16 Aug 2022

Ferocious debate at Louth GAA County Board meeting over new appointments

Louth GAA

Ferocious debate at Louth GAA County Board meeting over new appointments

Colin Kelly’s appointment as Louth GAA’s new ‘academy squad coordinator’ triggered almost 45 minutes of debate among delegates and the top table at Wednesday night’s County Board meeting. 


Colin Kelly’s appointment as Louth GAA’s new ‘academy squad coordinator’ triggered almost 45 minutes of debate among delegates and the top table at Wednesday night’s County Board meeting. 

Operations Manager Francie McMullen confirmed the involvement of Kelly and others, as per The Democrat’s story from earlier in the week, saying the role had been left unfilled since the departure of Colm Nally some time ago to join Meath GAA and that Kelly was “the best option we’ve had” as a replacement.

St. Mochta’s delegate Paul Murtagh requested to know if the position was a paid role, which McMullen confirmed it was; although the latter was eager to get across that the majority - if not all - of the related funding would come from the provincial body as the vacancy is on foot of the East Leinster Project. 

Chairman Peter Fitzpatrick, when pressed on the matter, said the fee involved amounted to no more than “expenses” and talked up the prospect of adding a man of Kelly’s experience and coaching ability to the set-up, his remit involving the development of U13-U16 players.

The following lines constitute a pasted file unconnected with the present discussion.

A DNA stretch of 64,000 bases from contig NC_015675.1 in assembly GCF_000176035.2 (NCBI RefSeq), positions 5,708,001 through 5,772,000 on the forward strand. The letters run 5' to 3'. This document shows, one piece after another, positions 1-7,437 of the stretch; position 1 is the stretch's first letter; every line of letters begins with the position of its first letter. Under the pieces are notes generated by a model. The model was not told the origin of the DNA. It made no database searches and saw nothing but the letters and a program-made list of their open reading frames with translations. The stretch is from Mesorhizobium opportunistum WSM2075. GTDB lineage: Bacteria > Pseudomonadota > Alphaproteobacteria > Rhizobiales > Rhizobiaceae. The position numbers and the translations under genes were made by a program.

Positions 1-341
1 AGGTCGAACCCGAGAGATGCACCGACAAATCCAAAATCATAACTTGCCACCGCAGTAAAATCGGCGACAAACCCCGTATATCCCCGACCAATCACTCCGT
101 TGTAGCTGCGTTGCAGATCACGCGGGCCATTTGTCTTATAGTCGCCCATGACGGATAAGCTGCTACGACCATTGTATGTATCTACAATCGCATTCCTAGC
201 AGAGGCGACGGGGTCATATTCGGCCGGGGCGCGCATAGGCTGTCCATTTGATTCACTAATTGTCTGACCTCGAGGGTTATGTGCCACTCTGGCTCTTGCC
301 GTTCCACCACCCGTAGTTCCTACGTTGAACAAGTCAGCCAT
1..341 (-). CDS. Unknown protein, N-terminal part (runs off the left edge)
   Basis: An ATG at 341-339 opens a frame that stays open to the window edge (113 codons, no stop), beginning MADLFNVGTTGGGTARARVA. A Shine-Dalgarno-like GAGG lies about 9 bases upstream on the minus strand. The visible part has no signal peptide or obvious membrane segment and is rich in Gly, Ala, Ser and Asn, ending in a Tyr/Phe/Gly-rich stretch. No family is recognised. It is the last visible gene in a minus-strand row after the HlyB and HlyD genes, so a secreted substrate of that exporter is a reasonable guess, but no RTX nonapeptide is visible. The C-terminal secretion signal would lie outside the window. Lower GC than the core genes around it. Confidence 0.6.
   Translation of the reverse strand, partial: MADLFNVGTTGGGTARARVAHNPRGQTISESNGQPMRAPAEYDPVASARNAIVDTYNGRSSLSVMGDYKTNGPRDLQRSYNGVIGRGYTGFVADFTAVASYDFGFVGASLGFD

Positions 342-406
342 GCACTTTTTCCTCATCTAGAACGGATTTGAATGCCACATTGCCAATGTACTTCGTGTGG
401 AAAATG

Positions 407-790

Yet Murtagh continued his probing. He maintained that he bore no ill-feelings for the former Louth forward but alluded to his previous involvement in various capacities, saying that he felt “fresh blood” was required and pointing to the underage success of Ardee St. Mary’s, Naomh Máirtín and Geraldines as proof that expertise lies elsewhere. 

Mr Murtagh asked if the job was advertised, especially considering that it’s involuntary, with Mr McMullen confirming that it wasn’t, explaining that the approach was the same when Nally was handed the responsibility. It was about, McMullen insisted, “getting the best person”.

The Mochta’s delegate was strong in his belief that the vacancy still ought to have been advertised, commenting that if the protocol had to have been the same under previous chairmen, “there would have been war”.

“This is a money job”, he bellowed, instructing that the Louth County Board can no longer be giving out positions without a formal and due interview process. “My opinion is that Colin Kelly must be the only coach in Louth, because every time there is a job up he gets it; the seniors, the U21s. He went to Westmeath and Wexford against us. Now he’s got a job over all underage in Louth?”

“Who is in charge of Louth underage?” Murtagh asked. 

“Of what section?” McMullen replied.

Murtagh spoke of a ‘tree’ formation in his place of work whereby there is a specified head with others filtered below in terms of seniority. He asked for it to be explained at the next meeting who exactly was at the summit, saying there were several who held “chieftain” status, mentioning specifically McMullen, Shane Lennon, Derek Crilly and now Kelly, “with not enough Indians”.